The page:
More than half of Federal employees use at least one mobile device at work, CDW-G found, and many are using personal devices to accomplish work-related tasks. Nearly all Federal employees who use a mobile device for work believe the device makes them more productive, and the majority say increased mobility will improve citizen service.“Mobility is the ‘new normal’ for Federal employees”
The report, based on a survey of 414 Federal employees and IT staff, examines current trends in mobility, how agency IT professionals are managing mobile devices, and the steps they are taking to secure Federal data.
Mobility is no longer just a nice-to-have capability, CDW-G found: Nearly all 203 Federal IT professionals (99 percent) said they have deployed mobile devices to their agency workforce. What’s more, 62 percent of those IT professionals said their agencies allow employees to use personal devices for work.
“Mobility is the ‘new normal’ for Federal employees,” said Bob Kirby, vice president of federal government for CDW-G. “Employees increasingly expect to be able to work anywhere and at any time. Agencies responded first by deploying mobile devices, and now they are enabling use of personal devices. And the Bring Your Own Device (BYOD) trend is likely to continue, following the Obama administration’s November 2011 executive order that asked agencies to limit the number of IT devices they issue to employees, including mobile devices, in order to reduce costs.”
Agencies are providing a good security baseline for mobile device use, with the majority establishing mobile data security policies (85 percent) and requiring data security training for mobile device users (84 percent). However, CDW-G found that there is room for agencies to improve security measures in order to protect sensitive data. For example, while 82 percent of IT professionals said their agency deployed encryption for mobile devices, far fewer said their agency protects mobile devices with multi-factor authentication (54 percent), remote lock and wipe (45 percent), and data loss prevention software (39 percent).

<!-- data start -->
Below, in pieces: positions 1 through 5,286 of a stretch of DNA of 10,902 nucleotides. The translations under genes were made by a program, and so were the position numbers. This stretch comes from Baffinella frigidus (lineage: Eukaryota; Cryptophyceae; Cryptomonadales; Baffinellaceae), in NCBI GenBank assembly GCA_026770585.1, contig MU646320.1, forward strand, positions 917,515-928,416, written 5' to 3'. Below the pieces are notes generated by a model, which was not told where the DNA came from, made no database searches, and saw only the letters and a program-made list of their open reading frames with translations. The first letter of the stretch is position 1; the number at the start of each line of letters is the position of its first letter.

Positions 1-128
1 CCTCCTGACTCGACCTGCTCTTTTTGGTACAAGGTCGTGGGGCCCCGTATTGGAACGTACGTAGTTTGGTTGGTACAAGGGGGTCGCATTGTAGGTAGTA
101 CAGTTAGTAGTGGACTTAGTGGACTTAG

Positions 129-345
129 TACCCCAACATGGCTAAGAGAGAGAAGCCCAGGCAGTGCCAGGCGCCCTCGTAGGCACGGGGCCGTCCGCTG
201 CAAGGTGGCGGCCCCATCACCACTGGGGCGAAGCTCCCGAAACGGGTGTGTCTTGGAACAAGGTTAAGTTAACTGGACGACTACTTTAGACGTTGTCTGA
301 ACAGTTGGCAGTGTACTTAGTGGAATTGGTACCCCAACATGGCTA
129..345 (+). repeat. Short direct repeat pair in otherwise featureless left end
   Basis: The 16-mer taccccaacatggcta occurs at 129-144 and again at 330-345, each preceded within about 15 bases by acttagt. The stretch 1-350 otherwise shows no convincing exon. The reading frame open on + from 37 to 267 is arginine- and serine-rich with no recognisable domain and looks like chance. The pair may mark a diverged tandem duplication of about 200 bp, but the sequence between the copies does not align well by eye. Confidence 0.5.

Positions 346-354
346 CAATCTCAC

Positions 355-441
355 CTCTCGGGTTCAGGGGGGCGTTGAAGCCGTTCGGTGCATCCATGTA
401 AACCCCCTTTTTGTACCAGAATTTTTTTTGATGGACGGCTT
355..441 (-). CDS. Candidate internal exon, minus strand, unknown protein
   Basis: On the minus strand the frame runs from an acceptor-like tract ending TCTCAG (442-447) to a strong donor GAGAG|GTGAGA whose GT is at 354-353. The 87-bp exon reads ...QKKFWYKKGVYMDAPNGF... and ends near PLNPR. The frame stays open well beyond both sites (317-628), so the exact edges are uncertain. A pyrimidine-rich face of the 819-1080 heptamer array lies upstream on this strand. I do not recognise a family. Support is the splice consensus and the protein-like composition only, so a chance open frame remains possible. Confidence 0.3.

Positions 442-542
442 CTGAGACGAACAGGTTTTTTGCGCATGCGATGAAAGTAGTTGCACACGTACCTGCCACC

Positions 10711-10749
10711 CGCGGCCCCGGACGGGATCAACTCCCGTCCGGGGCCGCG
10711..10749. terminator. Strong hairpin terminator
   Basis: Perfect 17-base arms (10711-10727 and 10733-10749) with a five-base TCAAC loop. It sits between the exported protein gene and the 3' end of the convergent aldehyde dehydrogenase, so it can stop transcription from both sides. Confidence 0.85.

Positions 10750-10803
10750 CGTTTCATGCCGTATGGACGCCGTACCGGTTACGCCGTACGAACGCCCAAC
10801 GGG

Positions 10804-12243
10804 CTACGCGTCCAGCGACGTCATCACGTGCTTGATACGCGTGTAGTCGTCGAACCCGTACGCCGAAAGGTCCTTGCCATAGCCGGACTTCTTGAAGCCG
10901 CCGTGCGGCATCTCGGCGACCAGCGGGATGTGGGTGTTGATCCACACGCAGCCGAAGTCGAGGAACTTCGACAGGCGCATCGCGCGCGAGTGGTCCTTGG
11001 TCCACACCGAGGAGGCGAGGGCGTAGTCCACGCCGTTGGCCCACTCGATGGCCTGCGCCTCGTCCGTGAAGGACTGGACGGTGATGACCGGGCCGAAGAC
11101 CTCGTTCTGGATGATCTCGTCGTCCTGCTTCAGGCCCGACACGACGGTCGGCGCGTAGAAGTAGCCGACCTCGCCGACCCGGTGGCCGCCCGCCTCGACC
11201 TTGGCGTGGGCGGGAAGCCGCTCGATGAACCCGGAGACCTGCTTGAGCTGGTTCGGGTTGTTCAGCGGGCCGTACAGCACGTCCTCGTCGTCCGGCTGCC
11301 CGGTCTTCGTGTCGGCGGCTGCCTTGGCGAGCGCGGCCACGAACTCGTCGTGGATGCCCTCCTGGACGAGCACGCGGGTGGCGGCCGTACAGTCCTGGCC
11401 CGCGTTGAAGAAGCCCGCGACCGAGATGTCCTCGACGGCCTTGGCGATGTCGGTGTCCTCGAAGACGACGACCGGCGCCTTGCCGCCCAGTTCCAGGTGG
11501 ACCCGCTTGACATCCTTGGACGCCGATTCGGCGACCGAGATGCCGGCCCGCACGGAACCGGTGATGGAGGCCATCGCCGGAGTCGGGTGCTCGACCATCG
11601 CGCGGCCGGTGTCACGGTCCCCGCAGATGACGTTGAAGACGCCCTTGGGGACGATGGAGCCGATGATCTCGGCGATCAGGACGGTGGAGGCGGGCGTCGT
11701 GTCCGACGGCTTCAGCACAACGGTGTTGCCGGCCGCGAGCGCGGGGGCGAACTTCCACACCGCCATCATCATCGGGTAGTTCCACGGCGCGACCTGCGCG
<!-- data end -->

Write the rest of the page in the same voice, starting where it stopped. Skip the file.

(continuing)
“Federal employees – just like those in other industries – access a wide variety of data in the course of their jobs, from financial information to employee and taxpayer records to email and social networking accounts,” Kirby said. “Employees understand the need to keep private information just that – private. But as cyber threats become increasingly sophisticated, they need a full suite of security tools to help them.”
Mobile device management (MDM) – over-the-air distribution of applications, data and configuration settings for all types of mobile devices – can help agencies deploy and manage security tools across the mobile workforce, while reducing IT management costs. While 71 percent of Federal IT professionals say they include MDM in their security efforts, CDW-G found that most are not deploying a full suite of security tools to agency and personal devices via MDM, revealing an opportunity to improve agencies’ security posture.
CDW-G recommends that agencies:
- Evaluate and/or establish a BYOD policy
- Assess their MDM needs
- Audit their MDM tools to ensure they support the agency’s security goals
- Incorporate the personal devices employees use for work into the agency’s MDM strategy
The CDW-G Federal Mobility Report surveyed 203 Federal IT staff and 211 Federal employees. The margin of error for the total sample is ± 4.8 percent at a 95 percent confidence level.
For a copy of the complete CDW-G Federal Mobility Report, please visit http://www.cdwg.com/federalmobility.